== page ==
|Publication number||US7098635 B2|
|Application number||US 10/750,585|
|Publication date||Aug 29, 2006|
|Filing date||Dec 31, 2003|
|Priority date||Dec 31, 2003|
|Also published as||US20050146315|
|Publication number||10750585, 750585, US 7098635 B2, US 7098635B2, US-B2-7098635, US7098635 B2, US7098635B2|
|Inventors||Edward A. Burton|
|Original Assignee||Intel Corporation|
|Export Citation||BiBTeX, EndNote, RefMan|
|Patent Citations (16), Referenced by (6), Classifications (7), Legal Events (4)|
|External Links: USPTO, USPTO Assignment, Espacenet|
The present invention is related to the field of integrated circuits. More specifically, various aspects of the present invention are related to the detection of the potential of the operational frequency of an integrated circuit, and regulation of voltage applied to the integrated circuit, based at least in part on the detection.
Advances in integrated circuit (IC) technology have led to significant increases in the operational frequencies of IC. Typically, a manufacturer of an IC designs and guarantees the IC to operate properly up to a specification maximum operational frequency, if voltage supplied to the IC is within a targeted voltage range. Generally, to reduce power consumption, it is desirable to operate the IC near the lower end of the targeted voltage range.
In addition to being dependent on the applied voltage, the operational frequency of an IC may also be dependent at least in part on the temperature of the IC, the age of the IC, and/or other factors. Thus, various environmental limits, such as, but not limited to, temperature, voltage and so forth, are specified to facilitate a system designer to manage the usage of the IC, to ensure it functions properly. These environmental limits are typically conservatively specified (guard banded) to accommodate among other things, aging of the IC. The level of conservatism (or magnitude of the guardband) varies from manufacturer to manufacturer, depending in part on the quality experience of the manufacturer.
The present invention will be described by way of exemplary embodiments, but not limitations, illustrated in the accompanying drawings in which like references denote similar elements, and in which:
Embodiments of the present invention include, but are not limited to, an IC having operational circuits and a proxy circuit to output a periodic signal (proxy signal) at a frequency (proxy frequency) reflective of a potential of the operational frequency of the operational circuits, a voltage regulator controller integrated or associated with the IC to regulate voltage applied to the IC based at least in part on the proxy signal provided by the proxy circuit, and a system having such an IC.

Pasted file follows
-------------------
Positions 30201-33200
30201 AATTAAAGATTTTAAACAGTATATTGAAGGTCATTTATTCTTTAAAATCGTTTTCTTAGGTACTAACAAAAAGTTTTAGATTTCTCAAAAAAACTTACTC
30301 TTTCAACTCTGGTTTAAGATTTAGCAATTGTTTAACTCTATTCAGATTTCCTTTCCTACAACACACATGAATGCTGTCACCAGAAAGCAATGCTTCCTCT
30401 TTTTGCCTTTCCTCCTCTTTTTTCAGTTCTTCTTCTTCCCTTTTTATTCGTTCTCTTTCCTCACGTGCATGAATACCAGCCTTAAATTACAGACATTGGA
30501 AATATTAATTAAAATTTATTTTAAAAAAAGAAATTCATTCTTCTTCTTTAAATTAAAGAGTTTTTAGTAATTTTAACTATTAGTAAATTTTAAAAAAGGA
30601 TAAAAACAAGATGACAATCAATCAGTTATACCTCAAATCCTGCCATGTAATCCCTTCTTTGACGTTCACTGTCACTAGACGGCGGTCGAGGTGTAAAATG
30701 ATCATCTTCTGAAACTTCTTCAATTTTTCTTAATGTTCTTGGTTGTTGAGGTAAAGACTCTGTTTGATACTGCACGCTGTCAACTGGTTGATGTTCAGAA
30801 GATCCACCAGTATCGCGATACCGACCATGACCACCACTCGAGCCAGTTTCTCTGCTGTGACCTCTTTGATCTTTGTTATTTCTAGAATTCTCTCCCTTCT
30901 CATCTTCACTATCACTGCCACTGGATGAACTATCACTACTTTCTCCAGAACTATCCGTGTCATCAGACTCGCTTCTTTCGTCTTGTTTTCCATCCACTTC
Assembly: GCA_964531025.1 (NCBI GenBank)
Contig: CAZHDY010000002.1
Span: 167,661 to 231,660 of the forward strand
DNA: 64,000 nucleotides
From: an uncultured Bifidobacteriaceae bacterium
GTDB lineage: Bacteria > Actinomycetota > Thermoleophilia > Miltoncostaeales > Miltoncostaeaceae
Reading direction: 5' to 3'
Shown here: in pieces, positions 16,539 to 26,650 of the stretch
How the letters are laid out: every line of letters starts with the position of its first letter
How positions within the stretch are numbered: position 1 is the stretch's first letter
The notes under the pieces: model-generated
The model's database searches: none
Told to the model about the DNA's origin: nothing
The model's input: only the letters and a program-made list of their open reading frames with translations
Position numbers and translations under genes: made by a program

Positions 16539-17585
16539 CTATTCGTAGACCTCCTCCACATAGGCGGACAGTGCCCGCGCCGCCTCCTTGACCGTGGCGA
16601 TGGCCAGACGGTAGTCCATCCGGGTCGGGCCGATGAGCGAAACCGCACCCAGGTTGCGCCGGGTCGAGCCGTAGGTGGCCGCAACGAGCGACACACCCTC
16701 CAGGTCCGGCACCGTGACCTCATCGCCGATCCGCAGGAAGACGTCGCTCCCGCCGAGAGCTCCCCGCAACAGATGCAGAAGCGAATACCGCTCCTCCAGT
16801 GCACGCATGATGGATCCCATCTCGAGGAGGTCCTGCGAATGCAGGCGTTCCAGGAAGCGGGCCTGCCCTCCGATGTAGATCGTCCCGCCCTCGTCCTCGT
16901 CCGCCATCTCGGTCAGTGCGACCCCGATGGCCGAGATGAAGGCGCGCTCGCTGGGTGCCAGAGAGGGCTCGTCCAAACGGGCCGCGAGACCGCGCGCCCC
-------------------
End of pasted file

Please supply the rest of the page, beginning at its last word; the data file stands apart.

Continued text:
Various aspects of the illustrative embodiments will be described using terms commonly employed by those skilled in the art to convey the substance of their work to others skilled in the art. However, it will be apparent to those skilled in the art that the present invention may be practiced with only some of the described aspects. For purposes of explanation, specific numbers, materials and configurations are set forth in order to provide a thorough understanding of the illustrative embodiments. However, it will be apparent to one skilled in the art that the present invention may be practiced without the specific details. In other instances, well-known features are omitted or simplified in order not to obscure the illustrative embodiments.
Various operations will be described as multiple discrete operations, in turn, in a manner that is most helpful in understanding the present invention, however, the order of description should not be construed as to imply that these operations are necessarily order dependent. In particular, these operations need not be performed in the order of presentation.
The phrase “in one embodiment” is used repeatedly. The phrase generally does not refer to the same embodiment, however, it may. The terms “comprising”, “having” and “including” are synonymous, unless the context dictates otherwise.
Referring now to
Operational circuits are employed to provide the functions IC 100 is designed to offer. The functions, and therefore, operational circuits are application dependent, and the application may be of any kind. In one embodiment, IC 100 implements a general purpose microprocessor. In other embodiments, IC 100 may be a graphics processor, a network processor, other application specific integrated circuits (ASIC), or a reconfigurable integrated circuit, such as, but not limited to, Field Programmable Gate Array (FPGA) and so forth.
Proxy circuit 102 is employed to generate a periodic signal (proxy signal) at a frequency (proxy frequency) that is reflective of a potential of the operational frequency of an operational portion of IC 100 of interest (hereinafter, the constituent operational circuit). Recall that the operational frequency is dependent at least in part on the voltage applied, the temperature, and the age of an IC, accordingly, in various embodiments, proxy circuit 102 may be formed at a location of the IC that is near the constituent operational circuit, which operational frequency potential is to be reflected. Such proximal placement allows proxy circuit 102 to substantially experience the same process variations in its formation, as well as ambient influences during operation, as the constituent operational circuit which operational frequency it is to reflect. However, in other applications, for other reasons, proxy circuit 102 need not be so proximally placed.